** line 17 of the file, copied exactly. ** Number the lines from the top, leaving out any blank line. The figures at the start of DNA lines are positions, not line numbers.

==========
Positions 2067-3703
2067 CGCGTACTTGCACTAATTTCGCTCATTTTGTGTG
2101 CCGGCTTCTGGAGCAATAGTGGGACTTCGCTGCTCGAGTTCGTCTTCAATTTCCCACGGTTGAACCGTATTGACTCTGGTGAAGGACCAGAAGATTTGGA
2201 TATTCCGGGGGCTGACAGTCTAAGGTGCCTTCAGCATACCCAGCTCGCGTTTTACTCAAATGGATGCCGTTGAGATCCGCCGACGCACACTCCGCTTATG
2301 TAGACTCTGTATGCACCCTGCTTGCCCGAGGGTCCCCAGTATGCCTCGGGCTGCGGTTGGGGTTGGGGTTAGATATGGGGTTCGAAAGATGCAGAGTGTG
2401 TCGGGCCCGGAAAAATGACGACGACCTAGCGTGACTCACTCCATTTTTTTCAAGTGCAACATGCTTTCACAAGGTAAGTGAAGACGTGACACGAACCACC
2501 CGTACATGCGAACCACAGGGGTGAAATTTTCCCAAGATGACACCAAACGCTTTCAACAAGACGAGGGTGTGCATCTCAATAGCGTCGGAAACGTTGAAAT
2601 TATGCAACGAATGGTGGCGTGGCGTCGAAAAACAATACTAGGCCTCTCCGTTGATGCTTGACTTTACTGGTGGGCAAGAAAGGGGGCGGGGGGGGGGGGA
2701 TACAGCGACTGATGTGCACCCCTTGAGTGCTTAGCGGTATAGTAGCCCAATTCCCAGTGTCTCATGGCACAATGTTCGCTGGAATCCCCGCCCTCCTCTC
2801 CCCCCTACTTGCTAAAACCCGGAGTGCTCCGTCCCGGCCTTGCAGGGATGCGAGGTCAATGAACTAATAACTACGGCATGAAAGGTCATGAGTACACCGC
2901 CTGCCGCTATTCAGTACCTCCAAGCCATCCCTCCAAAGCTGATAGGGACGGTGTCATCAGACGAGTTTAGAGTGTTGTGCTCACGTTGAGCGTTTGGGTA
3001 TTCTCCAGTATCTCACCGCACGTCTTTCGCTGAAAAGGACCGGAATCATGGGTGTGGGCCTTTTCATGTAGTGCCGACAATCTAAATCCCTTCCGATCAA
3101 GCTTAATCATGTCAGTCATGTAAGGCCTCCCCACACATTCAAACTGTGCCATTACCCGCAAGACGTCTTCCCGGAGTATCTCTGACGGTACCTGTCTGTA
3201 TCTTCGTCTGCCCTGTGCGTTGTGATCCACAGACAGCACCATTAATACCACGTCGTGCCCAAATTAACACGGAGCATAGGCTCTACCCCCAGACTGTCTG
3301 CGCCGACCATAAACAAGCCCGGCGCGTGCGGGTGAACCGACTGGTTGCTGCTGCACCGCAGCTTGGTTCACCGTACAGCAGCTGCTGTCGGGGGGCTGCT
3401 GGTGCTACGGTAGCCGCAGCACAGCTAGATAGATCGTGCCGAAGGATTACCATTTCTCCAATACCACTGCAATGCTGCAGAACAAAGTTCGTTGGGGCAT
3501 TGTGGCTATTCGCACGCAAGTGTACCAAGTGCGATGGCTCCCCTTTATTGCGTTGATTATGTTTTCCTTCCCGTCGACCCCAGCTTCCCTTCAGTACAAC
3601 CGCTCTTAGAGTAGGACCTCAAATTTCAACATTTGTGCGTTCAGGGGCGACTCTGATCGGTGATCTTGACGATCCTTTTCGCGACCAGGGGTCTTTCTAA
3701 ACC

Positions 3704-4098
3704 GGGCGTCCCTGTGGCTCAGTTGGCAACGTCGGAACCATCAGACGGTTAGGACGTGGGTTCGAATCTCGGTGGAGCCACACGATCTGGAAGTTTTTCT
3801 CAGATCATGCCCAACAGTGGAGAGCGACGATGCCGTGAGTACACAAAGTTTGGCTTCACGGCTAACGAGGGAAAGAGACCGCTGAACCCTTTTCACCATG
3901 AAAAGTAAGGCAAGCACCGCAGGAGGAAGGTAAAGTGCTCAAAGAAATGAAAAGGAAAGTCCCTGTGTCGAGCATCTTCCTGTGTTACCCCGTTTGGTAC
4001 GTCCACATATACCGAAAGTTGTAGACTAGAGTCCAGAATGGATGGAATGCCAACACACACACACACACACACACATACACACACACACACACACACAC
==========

3501 TGTGGCTATTCGCACGCAAGTGTACCAAGTGCGATGGCTCCCCTTTATTGCGTTGATTATGTTTTCCTTCCCGTCGACCCCAGCTTCCCTTCAGTACAAC